Some insulation materials, such as fiberglass or mineral wool, are derived from non-renewable resources, while others, such as cellulose or spray foam, are more eco-friendly.
Consider your impact on the environment when choosing an insulation material.
Some insulation materials, such as fiberglass or mineral wool, are fire-resistant, while others, such as cellulose, are not.
Think about the material’s fire resistance, especially if your home is in a high-risk area.
By considering these factors and weighing the pros and cons of each option, you can choose the right insulation material for your lath and plaster walls, helping to reduce heat loss and improve energy efficiency in your home.
Step-by-Step Guide for Insulating Lath and Plaster Walls
- Remove wall coverings: Remove any wall coverings, such as wallpaper or paneling, to access the laths and plaster.
- Repair any damage: Check the walls for any cracks or holes and repair them.
- Clean the walls: Dust and debris can reduce the effectiveness of the insulation, so it’s important to clean the walls before insulating.
- Measure the space between the laths: Measure the space between the laths to determine the correct size of insulation to use.
- Cut the insulation to size: Cut the insulation material to size, using a measuring tape, utility knife, and saw as required.
- Install the insulation: Install the insulation material between the laths, using a drill to secure it in place as required.
- Seal any gaps: Seal any gaps around windows, doors, and electrical outlets to prevent air leaks.
- Replace wall coverings: Replace any wall coverings that were removed during the insulation process.
These steps will help you successfully insulate your lath and plaster walls, lowering heat loss and enhancing your home’s energy efficiency.
Depending on the type of insulation you select, the precise stages and materials needed will change; however, this guide offers a general overview of the process.
Tools Required for Insulating Lath and Plaster Walls
|Tape measure||Measure the depth of the wall cavity and determine the amount of insulation required.|
|Utility knife||Cut insulation to size and make precise cuts.|
|Screwdriver or drill||Attach insulation backer board to the studs, if needed.|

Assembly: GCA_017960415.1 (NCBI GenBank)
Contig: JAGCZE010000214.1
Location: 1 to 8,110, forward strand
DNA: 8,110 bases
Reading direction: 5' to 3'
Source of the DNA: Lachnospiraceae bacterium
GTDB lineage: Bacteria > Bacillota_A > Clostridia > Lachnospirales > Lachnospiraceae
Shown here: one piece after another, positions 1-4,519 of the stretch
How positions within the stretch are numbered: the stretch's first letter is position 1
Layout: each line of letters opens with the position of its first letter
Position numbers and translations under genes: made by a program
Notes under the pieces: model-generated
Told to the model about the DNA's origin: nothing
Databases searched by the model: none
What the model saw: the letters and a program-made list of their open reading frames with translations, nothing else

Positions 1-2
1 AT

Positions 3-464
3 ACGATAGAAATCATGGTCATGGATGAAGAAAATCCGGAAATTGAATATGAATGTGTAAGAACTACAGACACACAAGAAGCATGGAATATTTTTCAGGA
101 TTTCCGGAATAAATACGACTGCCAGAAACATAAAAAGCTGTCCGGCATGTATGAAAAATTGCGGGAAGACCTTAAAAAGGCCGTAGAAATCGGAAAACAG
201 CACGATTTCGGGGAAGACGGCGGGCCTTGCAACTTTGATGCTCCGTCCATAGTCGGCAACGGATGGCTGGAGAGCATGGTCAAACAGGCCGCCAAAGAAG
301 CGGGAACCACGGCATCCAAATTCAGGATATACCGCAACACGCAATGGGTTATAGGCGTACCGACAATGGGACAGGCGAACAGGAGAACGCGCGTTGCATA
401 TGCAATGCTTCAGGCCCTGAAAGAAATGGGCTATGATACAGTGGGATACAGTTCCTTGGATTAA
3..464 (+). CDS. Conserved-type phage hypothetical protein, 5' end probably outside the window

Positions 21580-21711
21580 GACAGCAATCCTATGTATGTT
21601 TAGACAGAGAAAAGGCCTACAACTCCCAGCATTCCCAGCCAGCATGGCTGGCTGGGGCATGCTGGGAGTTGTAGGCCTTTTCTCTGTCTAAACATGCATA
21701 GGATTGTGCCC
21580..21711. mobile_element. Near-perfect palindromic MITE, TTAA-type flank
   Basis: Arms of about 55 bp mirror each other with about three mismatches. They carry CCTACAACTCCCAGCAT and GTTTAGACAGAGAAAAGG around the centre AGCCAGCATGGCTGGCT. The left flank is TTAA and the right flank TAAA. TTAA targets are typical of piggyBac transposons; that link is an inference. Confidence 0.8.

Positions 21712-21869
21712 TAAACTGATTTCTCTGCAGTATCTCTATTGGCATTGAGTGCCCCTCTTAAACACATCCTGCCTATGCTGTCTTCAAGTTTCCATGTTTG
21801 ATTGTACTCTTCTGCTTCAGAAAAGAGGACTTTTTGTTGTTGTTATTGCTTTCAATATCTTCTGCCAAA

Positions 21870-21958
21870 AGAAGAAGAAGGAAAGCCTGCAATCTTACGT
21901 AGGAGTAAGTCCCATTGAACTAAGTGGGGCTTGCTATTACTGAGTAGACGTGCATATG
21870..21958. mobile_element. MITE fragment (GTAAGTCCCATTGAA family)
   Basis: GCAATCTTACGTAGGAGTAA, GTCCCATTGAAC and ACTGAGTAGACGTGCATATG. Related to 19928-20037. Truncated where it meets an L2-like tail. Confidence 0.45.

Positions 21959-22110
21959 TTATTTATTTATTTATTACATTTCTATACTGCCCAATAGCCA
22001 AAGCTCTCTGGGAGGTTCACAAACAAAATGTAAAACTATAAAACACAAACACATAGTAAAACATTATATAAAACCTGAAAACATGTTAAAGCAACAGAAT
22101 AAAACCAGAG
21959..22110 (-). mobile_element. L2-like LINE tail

|Stud finder||Locate the studs and determine the location of the wall cavity.|
|Dust mask||Protect against dust and insulation fibers.|
|Safety glasses||Protect your eyes from dust and debris.|
|Gloves||Protect your hands while handling insulation.|
|Insulation blower||Blow insulation into the wall cavity, if using loose-fill insulation.|
|Spray foam insulation kit||Apply spray foam insulation, if using this method.|
|Staple gun||Secure insulation in place, if needed.|
Note: Various tools may be required for installation, depending on the type of insulation you choose and the procedure.
Products available on Amazon that might be helpful for insulating lath and plaster walls
Honeywell Home RPLS740B1000/U 7-Day Programmable Light Switch Timer
This programmable switch timer can be used to control lights and fans in your home, helping to reduce energy waste and increase energy efficiency.
Duck Brand Select Grip EasyLiner Adhesive Shelf Liner, 20-Inch x 6-Feet, White
This adhesive shelf liner can be used to insulate lath and plaster walls as well as protect the walls from moisture.
Owens Corning 703 Sound Absorbing Fiberglass Batt Insulation
This fiberglass batt insulation is designed to reduce noise transmission and improve energy efficiency in your home.
EcoTouch PINK FIBERGLAS Insulation with PureFiber Technology
This fiberglass insulation is designed to provide exceptional insulation performance while being environmentally responsible.
GREAT STUFF Gaps and Cracks Insulating Foam Sealant
This insulating foam sealant can be used to fill gaps and cracks in your lath and plaster walls, helping to reduce heat loss and improve energy efficiency.
Safety Considerations When Insulating Lath and Plaster Walls
Insulating your lath and plaster walls can improve the energy efficiency of your home, but it’s important to take safety precautions to protect yourself and your home.
Here are a few safety considerations to keep in mind.
- Wear protective gear: Always wear gloves, safety glasses, and a dust mask when working with insulation.
- Avoid using too much insulation: Overstuffing your walls with insulation can cause the plaster to crack or bulge, so it’s important to measure the wall cavity accurately and only use the amount of insulation recommended by the manufacturer.
- Avoid blocking air vents: Do not block air vents or chimneys when insulating your walls. This can cause a dangerous buildup of carbon monoxide and other gases.
- Follow the manufacturer’s instructions: Read and follow the manufacturer’s instructions carefully when installing insulation. This will help ensure that the insulation is installed correctly and will perform as expected.
- Use caution when working on a ladder: If you need to use a ladder to reach high walls or attics, make sure the ladder is sturdy and placed on a flat, level surface. Always face the ladder while climbing up or down, and keep three points of contact with the ladder at all times.
By following these safety considerations, you can help ensure that the process of insulating your lath and plaster walls is safe and successful.
Insulating lath and plaster walls can greatly improve energy efficiency, reduce noise, and increase comfort in your home.
It’s important to consider factors such as wall type, budget, and desired insulation performance.
Safety precautions such as wearing protective gear and following manufacturer instructions must be taken.
Whether done by a professional or DIY, the results of insulating lath and plaster walls are well worth the effort.
Why insulate lath and plaster walls?
Insulating lath and plaster walls improves energy efficiency, reduces noise, and increases comfort.
What types of insulation can you use for insulating lath and plaster walls?
Fiberglass batting, cellulose, and spray foam insulation are common for lath and plaster walls.
Is it necessary to remove plaster before insulating?
It is usually not necessary, but in some cases, it may improve insulation performance. Consult a professional for proper installation of lath and plaster wall insulation.